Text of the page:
Imperial Purple/Chapter VIII

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Faustine[edit]

Anyone who has loitered a moment among the statues in the Salle des Antonins at the Louvre will recall the bust of the Empress Faustina. It stands near the entrance, coercing the idler to remove his hat; to stop a moment, to gaze and dream. The face differs from that which Mr. Swinburne has described. In the poise of the head, in the expression of the lips, particularly in the features which, save the low brow, are not of the Roman type, there is a commingling of just that loveliness and melancholy which must have come to Psyche when she lost her god. In the corners of the mouth, in the droop of the eyelids, in the moulding of the chin, you may see that rarity--beauty and intellect in one --and with it the heightening shadow of an eternal regret. Before her Marcus Aurelius, her husband, stands, decked with the purple, with all the splendor of the imperator, his beard in overlapping curls, his questioning eyes dilated. Beyond is her daughter, Lucille, less fair than the mother, a healthy girl of the dairymaid type. Near by is the son, Commodus. Across the hall is Lucius Verus, the husband of Lucille; in a corner, Antonin, Faustine's father, and, more remotely, his wife. Together they form quite a family group, and to the average tourist they must seem a thoroughly respectable lot. Antonin certainly was respectable. He was the first emperor who declined to be a brute. Referring to his wife he said that he would rather be with her in a desert than without her in a palace; the speech, parenthetically, of a man who, though he could have cited that little Greek princess, Nausicaa, as a precedent, was too well-bred to permit so much as a fringe of his household linen to flutter in public. Besides, at his hours, he was a poet, and it is said that if a poet tell a lie twice he will believe it. Antonin so often declared his wife to be a charming person that in the end no doubt he thought so. She was not charming, however, or if she were, her charm was not that of exclusiveness.

It was in full sight of this lady's inconsequences that Faustine was educated. Wherever she looked, the candors of her girlhood were violated. The phallus then was omnipresent. Iamblicus, not the novelist, but the philosopher, has much to say on the subject; as has Arnobius in the Adversus gentes, and Lactance in the De falsa religione. If Juvenal, Martial, Petronius, are more reticent, it is because they were not Fathers of the Church, nor yet antiquarians. No one among us exacts a description of a spire. The phallus was as common to them, commoner even. It was on the coins, on the doors, in the gardens. As a preservative against Envy it hung from children's necks. On sun-dials and water clocks it marked the flight of time. The vestals worshipped it. At weddings it was used in a manner which need not be described.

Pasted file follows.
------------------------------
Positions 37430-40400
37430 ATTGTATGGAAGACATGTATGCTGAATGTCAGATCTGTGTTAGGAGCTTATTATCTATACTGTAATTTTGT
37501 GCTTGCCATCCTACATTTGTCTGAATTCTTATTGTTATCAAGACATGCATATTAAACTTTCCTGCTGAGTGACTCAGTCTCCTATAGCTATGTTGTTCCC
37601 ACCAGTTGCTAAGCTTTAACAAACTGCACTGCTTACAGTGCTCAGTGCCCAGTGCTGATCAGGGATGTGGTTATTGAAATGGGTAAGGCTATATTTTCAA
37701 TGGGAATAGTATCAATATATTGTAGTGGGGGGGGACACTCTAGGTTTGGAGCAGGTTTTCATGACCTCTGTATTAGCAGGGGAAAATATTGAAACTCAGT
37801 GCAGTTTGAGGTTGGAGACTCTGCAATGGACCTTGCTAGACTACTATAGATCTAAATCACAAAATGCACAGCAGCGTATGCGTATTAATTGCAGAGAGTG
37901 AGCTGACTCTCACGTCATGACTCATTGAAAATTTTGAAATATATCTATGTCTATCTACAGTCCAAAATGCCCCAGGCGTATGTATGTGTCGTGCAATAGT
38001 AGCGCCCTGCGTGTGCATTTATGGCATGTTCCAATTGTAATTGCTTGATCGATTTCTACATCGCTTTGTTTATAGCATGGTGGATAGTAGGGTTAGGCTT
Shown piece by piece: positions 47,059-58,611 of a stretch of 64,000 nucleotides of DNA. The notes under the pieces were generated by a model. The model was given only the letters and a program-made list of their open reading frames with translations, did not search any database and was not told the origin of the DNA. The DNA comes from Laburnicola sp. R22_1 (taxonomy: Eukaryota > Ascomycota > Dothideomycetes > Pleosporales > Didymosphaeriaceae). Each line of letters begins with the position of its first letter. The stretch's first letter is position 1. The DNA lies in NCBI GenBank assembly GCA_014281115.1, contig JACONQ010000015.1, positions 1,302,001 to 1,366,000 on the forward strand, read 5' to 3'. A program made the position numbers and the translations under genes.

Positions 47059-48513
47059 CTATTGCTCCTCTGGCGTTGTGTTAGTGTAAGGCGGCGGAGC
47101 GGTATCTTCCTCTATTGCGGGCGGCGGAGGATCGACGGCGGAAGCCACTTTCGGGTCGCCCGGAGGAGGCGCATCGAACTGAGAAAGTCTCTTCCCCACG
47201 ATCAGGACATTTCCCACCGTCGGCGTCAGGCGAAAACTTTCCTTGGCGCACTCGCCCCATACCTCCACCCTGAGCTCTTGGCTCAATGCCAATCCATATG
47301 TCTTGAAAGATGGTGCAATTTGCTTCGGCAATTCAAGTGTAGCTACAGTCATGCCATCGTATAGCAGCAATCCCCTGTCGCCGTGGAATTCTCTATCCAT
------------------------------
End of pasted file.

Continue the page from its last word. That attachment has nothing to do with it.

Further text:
It was from such surroundings that Faustine stepped into the arms of the severe and stately prince whom her father had chosen. That Marcus Aurelius adored her is certain. His notebook shows it. A more tender-hearted and perfect lover romance may show, but history cannot. He must have been the quintessence of refinement, a thoroughbred to his finger-tips; one for whom that purple mantle was too gaudy, and yet who bore it, as he bore everything else, in that self-abnegatory spirit which the higher reaches of philosophy bring.

He was of that rare type that never complains and always consoles.

After Antonin's death, his hours ceased to be his own. On the Euphrates there was the wildest disorder. To the north new races were pushing nations over the Danube and the Rhine. From the catacombs Christ was emerging; from the Nile, Serapis. The empire was in disarray. Antonin had provided his son-in-law with a coadjutor, Lucius Verus, the son of Hadrian's mignon, a magnificent scoundrel; a tall, broad-shouldered athlete, with a skin as fresh as a girl's and thick curly hair, which he covered with a powder of gold; a viveur, whose suppers are famous still; whose guests were given the slaves that served them, the plate off which they had eaten, the cups from which they had drunk--cups of gold, cups of silver, jewelled cups, cups from Alexandria, murrhine vases filled with nard--cars and litters to go home with, mules with silver trappings and negro muleteers. Capitolinus says that, while the guests feasted, sometimes the magnificent Verus got drunk, and was carried to bed in a coverlid, or else, the red feather aiding, turned out and fought the watch.

It was this splendid individual to whom Marcus Aurelius entrusted the Euphrates. They had been brought up together, sharing each others tutors, writing themes for the same instructor, both meanwhile adolescently enamored of the fair Faustine. It was to Marcus she was given, the empire as a dower; and when that dower passed into his hands, he could think of nothing more equitable than to ask Verus to share it with him. Verus was not stupid enough to refuse, and at the hour when the Parthians turned ugly, he needed little urging to set out for the East, dreaming, as he did so, of creating there an empire that should be wholly his.

At that time Faustine must have been at least twenty-eight, possibly thirty. There were matrons who had not seen their fifteenth year, and Faustine had been married young. Her daughter, Lucille, was nubile. Presently Verus, or rather his lieutenants, succeeded, and the girl was betrothed to him. There was a festival, of course, games in abundance, and plenty of blood.

It would have been interesting to have seen her that day, the iron ring of betrothal on her finger, her brother, Commodus, staring at the arrangement of her hair, her mother prettily perplexed, her father signing orders which messengers brought and despatched while the sand took on a deeper red, and Rome shrieked its delight. Yes, it would have been interesting and typical of the hour. Her hair in the ten tresses which were symbolic of a fiancee's innocence, must have amused that brute of a brother of hers, and the iron ring on the fourth finger of her left hand must have given Faustine food for thought; the vestals, in their immaculate robes, must have gazed at her in curious, sisterly ways, and because of her fresh beauty surely there were undertones of applause. Should her father disappear she would make a gracious imperatrix indeed.

But, meanwhile, there was Faustine, and at sight of her legends of old imperial days returned. She was not Messalina yet, but in the stables there were jockeys whose sudden wealth surprised no one; in the arenas there were gladiators that fought, not for liberty, nor for death, but for the caresses of her eyes; in the side- scenes there were mimes who spoke of her; there were senators who boasted in their cups, and in the theatre Rome laughed colossally at the catchword of her amours.

Marcus Aurelius then was occupied with affairs of state. In similar circumstances so was Claud--Messalina's husband--so, too, was Antonin. But Claud was an imbecile, Antonin a man of the world, while Marcus Aurelius was a philosopher. When fate links a woman to any one of these varieties of the husband, she is blessed indeed. Faustine was particularly favored.